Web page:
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Airfix 1/72 scale F-86F/E(M) Sabre

One can afford to buy several of these easy-to-assemble model kits and fix their shortcomings in short order.

RELATED TOPICS: AIRCRAFT
Kit:No. A03082 // Scale:1/72 // Price:$10.99
Manufacturer:
Airfix, 44-1428-701191, available from Hornby America, 253-922-7203
Pros:
Good exterior detail; separately molded opened and closed gear and ammo doors; sliding canopy; very good fit; excellent instructions; great decals
Cons:
Simplified interior; no gunsight reflector; sink holes; canopy frames too thin
Comments:
Injection-molded, 64 parts, decals
FSM-NP0511_28
FSM-WB0511_38
FSM-WB0511_39
FSM-WB0511_40
FSM-WB0511_42
FSM-WB0511_41
Welcome to the new Airfix! Lately, dozens of fresh-looking boxes have been hitting the hobby-shop shelves. Among them are some of Airfix’s evergreen staples, as well as some brand-new kits.

The Sabre is one of Airfix’s newest: In the box, you’ll find velvety-smooth injection-molded castings, excellent instructions, handy options, and beautifully printed decals. Surface detail is recessed and sharp. The cockpit interior is basic, with decals providing the detail on the instrument panel and consoles, and there is no clear piece for the gunsight reflector. The pilot’s seat is simplified, with its headrest molded in. A decent pilot figure is included. The two-piece canopy is well molded, but the engraved frames on the sliding portion are too thin. The intake trunk is only an inch deep, but that’s sufficient for this scale. The wheel/tire castings have flat spots molded in for a realistic stance.

There are a couple of firsts for Sabres in this scale. The canopy can slide open, as long as you remember to install its base before closing the fuselage. Airfix has molded both ammunition access doors separately so they can be posed open, as often seen in vintage photos. However, the little apex of the leading edge of the wing is molded onto the doors, while in reality they were separate units that had to be removed before the doors could be opened.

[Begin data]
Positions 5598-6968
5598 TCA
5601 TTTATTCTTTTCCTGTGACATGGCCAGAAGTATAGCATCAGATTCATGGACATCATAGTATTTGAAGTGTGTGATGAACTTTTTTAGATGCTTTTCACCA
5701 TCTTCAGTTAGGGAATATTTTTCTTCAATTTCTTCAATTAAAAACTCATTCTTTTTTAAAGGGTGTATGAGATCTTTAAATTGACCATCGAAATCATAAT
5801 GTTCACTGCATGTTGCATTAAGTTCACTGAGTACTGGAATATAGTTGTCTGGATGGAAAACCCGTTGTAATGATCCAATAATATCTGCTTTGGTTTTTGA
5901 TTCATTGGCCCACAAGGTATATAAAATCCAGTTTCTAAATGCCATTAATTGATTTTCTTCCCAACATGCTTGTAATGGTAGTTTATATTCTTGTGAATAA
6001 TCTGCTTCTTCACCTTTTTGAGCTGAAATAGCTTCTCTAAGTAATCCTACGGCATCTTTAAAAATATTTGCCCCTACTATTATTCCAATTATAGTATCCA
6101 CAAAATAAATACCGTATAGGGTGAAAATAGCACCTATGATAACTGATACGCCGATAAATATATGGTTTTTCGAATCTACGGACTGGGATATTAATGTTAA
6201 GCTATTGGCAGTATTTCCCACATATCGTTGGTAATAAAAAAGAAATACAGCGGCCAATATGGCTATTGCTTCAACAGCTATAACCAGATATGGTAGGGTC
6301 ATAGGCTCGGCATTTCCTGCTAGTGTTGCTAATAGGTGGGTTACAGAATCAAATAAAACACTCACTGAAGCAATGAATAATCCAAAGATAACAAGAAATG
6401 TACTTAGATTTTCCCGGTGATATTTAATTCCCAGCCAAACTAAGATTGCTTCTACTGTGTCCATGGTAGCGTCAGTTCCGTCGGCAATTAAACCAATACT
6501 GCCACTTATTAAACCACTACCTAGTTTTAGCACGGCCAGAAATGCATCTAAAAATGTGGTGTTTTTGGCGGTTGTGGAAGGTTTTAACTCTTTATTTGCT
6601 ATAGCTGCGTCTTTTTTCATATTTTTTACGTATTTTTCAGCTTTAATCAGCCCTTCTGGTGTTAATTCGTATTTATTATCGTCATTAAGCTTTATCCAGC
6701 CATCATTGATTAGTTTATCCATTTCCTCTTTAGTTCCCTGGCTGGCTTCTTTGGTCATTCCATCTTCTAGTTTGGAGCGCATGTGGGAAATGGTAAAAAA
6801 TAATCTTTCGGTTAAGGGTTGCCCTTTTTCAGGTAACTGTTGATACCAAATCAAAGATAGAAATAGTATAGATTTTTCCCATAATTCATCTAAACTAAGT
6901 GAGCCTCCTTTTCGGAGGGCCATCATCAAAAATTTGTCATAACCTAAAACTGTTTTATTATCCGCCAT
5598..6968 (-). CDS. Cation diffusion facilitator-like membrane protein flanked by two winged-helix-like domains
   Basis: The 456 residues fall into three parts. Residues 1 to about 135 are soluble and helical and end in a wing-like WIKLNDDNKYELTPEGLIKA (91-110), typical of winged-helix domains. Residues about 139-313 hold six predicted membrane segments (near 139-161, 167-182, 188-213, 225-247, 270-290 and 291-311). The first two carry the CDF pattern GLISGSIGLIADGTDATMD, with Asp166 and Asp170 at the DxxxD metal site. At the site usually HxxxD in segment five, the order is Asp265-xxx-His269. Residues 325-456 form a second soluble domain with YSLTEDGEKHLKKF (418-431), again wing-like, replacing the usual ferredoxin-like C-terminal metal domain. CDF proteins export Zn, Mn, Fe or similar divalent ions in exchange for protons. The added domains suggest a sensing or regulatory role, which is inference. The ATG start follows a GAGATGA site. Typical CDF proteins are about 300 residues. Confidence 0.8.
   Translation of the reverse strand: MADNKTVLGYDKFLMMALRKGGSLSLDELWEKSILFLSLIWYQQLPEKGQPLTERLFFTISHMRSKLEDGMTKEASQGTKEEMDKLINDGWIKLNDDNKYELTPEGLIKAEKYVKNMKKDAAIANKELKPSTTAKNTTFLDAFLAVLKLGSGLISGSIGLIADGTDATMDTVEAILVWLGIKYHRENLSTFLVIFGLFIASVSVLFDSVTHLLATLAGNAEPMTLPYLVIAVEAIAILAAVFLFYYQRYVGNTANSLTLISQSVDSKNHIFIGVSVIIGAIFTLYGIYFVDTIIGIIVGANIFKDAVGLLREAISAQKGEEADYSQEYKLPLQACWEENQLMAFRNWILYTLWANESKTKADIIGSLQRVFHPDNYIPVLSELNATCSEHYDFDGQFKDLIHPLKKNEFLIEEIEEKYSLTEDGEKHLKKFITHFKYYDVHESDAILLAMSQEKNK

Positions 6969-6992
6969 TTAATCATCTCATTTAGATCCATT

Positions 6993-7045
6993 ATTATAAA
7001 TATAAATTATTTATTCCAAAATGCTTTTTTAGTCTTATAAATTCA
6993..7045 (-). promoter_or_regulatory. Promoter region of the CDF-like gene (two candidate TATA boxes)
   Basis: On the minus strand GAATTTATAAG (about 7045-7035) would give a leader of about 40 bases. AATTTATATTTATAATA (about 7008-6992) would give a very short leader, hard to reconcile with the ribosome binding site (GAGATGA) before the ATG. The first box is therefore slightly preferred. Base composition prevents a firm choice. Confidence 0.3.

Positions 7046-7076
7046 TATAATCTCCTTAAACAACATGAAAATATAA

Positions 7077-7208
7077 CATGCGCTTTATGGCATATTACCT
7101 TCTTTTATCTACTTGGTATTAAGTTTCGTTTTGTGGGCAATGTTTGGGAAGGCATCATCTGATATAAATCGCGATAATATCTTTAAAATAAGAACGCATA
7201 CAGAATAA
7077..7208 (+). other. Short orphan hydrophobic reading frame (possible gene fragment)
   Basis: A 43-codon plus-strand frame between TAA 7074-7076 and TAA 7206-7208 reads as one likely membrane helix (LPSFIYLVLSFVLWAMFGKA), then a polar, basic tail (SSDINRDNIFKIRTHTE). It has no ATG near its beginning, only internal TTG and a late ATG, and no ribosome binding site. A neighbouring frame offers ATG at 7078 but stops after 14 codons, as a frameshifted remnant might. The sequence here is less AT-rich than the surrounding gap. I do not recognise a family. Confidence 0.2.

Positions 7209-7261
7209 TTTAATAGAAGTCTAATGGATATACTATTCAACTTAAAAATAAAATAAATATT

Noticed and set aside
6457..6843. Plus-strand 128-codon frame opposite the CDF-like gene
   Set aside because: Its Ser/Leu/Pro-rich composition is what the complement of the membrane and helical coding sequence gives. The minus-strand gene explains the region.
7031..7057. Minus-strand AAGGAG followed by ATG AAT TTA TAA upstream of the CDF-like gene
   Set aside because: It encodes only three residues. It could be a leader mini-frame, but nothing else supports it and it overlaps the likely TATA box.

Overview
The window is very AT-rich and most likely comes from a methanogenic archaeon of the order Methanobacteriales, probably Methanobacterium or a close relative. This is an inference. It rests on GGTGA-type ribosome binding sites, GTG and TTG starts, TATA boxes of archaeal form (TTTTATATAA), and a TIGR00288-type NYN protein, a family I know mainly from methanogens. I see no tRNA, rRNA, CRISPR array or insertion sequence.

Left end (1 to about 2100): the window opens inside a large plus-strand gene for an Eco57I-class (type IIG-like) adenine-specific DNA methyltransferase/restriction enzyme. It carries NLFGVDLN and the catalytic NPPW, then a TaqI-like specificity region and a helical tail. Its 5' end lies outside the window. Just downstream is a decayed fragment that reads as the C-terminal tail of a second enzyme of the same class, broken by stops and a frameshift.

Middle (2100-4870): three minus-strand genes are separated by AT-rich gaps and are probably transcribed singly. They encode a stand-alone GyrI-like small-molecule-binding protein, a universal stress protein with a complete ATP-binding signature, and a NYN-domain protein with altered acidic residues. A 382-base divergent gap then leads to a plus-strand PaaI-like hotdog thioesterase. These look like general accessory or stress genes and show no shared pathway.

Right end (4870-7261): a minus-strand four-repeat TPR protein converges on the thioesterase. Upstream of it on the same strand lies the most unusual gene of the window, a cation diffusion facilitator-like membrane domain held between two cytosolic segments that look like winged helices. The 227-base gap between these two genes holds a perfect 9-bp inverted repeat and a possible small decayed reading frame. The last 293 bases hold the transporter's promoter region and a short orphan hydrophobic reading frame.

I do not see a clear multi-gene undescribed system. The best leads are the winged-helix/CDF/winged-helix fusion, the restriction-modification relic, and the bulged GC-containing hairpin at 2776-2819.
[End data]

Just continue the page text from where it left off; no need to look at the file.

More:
The kit provides some handy options, with a choice of nose wheels and separately molded open or closed landing gear doors and speed brakes. The speed brakes are formed to fit into the fuselage in the opened position, but the actuator arms are molded too short to fit as shown in the instructions.

I was impressed by the fit of the wings to the fuselage, much better than other Sabres in this scale. The only place I needed filler was a sink hole on the bottom of the rear end of the fuselage. I liked the mounting tabs and holes for the tiny drop-tank stabilizers and fuel-dump pipe. The kit comes with a pair of bombs for an Italian Air Force jet, but they are poorly molded.

I chose to model The Huff, a colorful USAF Korean War Sabre with dragon artwork that dominates the left side of the fuselage. This aircraft, flown by Lt. James Thompson, also had artwork on the right side of the fuselage, but that was not included in the decals.

I painted my Sabre with Alclad aluminum, then accented with Testor Metalizers. After a sealing coat of Metalizer sealer, I added the decals. They went on fine, but the buzz numbers on the rear fuselage were a bit too large. The black-bordered yellow bands for the wings and fuselage are opaque and fit well.

Perhaps the best thing about Airfix’s new Sabre is its down-to-earth price. One can afford to buy several of these easy-to-assemble kits and fix their shortcomings in short order. I spent only 13 hours on this model, and it’s simple enough for beginners to tackle.

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